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July 2021 turning point in SA’s political economy

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Source: Prof Johan Willemse, SAPPO News July 2021: photo credit: ISG

July 2021 will be noted as an important turning point in the South African political economy, with the orchestrated looting and destruction of property and food supply lines, distribution centres, important transport infrastructure and an attack on our harbours’ IT systems that forced a standstill of imports and exports affecting a number of agricultural industries.

What was demonstrated very strongly, is the fact that government is not nearly in control of our safety and that the government and cabinet are not effective.

Communities were left to fend for themselves against looting and destruction of property and to get food supplies going.

This will obviously have a very negative impact on the expected economic growth for 2021. Some economic models suggest that it will reduce economic growth by at least 1% in GDP.

A number of families lost their businesses and the ability to employ people. It has destroyed a lot of investment confidence in the country and especially in KZN.

There is a lot of theories about the causes of the events. For us as an agri business community producing food for the country, we must ask what is the implications for our business strategies going forward.

There is some consensus that dissatisfaction with the current status of our economy and poverty played a role. From an economic perspective, there are three things that stand out for me.

Firstly, South Africans got poorer during the last ten years. This is evident in the declining GDP per capita in South Africa the last decade. The last two years we have been in negative territory. We are getting poorer.

There is absolutely no indication that the ANC government has the ability to break away from its current destructive economic policies. I can’t see how we are going to create economic wealth in the near future with these policies in place.

Secondly, unemployment is continuously increasing, which means crime increases. Formal unemployment has now reached the order of 40% and more that 18 million people are on social grants. This costs roughly R200 billion per annum.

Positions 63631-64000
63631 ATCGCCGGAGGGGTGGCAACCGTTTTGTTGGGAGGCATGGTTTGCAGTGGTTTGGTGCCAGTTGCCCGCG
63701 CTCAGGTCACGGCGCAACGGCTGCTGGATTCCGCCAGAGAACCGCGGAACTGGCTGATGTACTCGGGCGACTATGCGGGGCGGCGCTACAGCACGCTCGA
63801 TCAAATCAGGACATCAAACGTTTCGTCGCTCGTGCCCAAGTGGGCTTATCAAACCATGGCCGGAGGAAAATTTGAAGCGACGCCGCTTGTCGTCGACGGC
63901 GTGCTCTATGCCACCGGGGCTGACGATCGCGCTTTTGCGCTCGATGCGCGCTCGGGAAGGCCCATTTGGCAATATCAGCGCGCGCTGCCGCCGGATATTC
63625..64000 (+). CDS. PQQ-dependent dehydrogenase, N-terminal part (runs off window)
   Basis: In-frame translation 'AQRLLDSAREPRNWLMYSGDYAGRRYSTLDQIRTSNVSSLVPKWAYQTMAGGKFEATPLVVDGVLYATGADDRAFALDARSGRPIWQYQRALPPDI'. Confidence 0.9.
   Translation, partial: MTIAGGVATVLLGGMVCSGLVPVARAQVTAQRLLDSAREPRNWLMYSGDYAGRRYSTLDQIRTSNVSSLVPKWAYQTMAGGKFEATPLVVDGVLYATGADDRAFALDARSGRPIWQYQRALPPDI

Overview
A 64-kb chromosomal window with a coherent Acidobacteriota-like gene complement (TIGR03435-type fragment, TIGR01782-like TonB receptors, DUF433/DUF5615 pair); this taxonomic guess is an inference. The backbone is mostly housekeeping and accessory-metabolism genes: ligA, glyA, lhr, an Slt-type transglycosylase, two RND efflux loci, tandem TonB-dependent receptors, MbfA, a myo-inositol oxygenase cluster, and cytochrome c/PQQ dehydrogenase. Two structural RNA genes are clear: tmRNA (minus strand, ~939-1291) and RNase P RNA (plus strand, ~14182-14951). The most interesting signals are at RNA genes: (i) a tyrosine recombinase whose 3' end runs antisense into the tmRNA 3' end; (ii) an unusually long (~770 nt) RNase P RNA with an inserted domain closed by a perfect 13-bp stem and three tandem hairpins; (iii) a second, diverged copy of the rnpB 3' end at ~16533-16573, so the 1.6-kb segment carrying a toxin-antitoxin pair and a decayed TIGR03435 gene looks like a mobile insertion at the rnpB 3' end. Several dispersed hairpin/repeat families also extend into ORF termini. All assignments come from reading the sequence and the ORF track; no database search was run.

The social grant system was extended in July 2021 to March 2022, providing R350 per month to an estimated 6 million people. We are nearing the point were people on social grants could be more than the working population and income tax payers!

Government is teetering on a fiscal cliff. Will economic reality force policy changes?

Thirdly, food insecurity is increasing in our country. This was made worse last year with the lock-down policy of the economy and 2,5 million people lost their jobs. Most have not regained employment.

The Food and Agricultural Organization (FAO) published a report in June 2021 indicating that the percentage of people that endured mild to severe food insecurity increased to 45% in South Africa during 2020.

In southern Africa 23% of children below the age of 5 years are stunted (permanently) because of lack of sufficient, affordable and nutritious food.

This situation is obviously not sustainable. As food producers we need to think about the fact that 45% of the population have mild to severe food security. We presently have macroeconomic policy that is not servicing society but mostly the political elite.

The overwhelming conclusion for me is that we must get away from the idea that government (in the different spheres), will solve our problems. We need to find a way in our communities to solve our own problems, for example with regard to security, unemployment and feeding the poor.

I am of the opinion that a number of government services will be privatised and run by communities in future. In my own community in the eastern Free State, the local community, not the municipality, mostly fixes water supply.

We will have to realise that we need to take charge in our own communities and business’s and work together and create a better future. Politicians and government will not do it.

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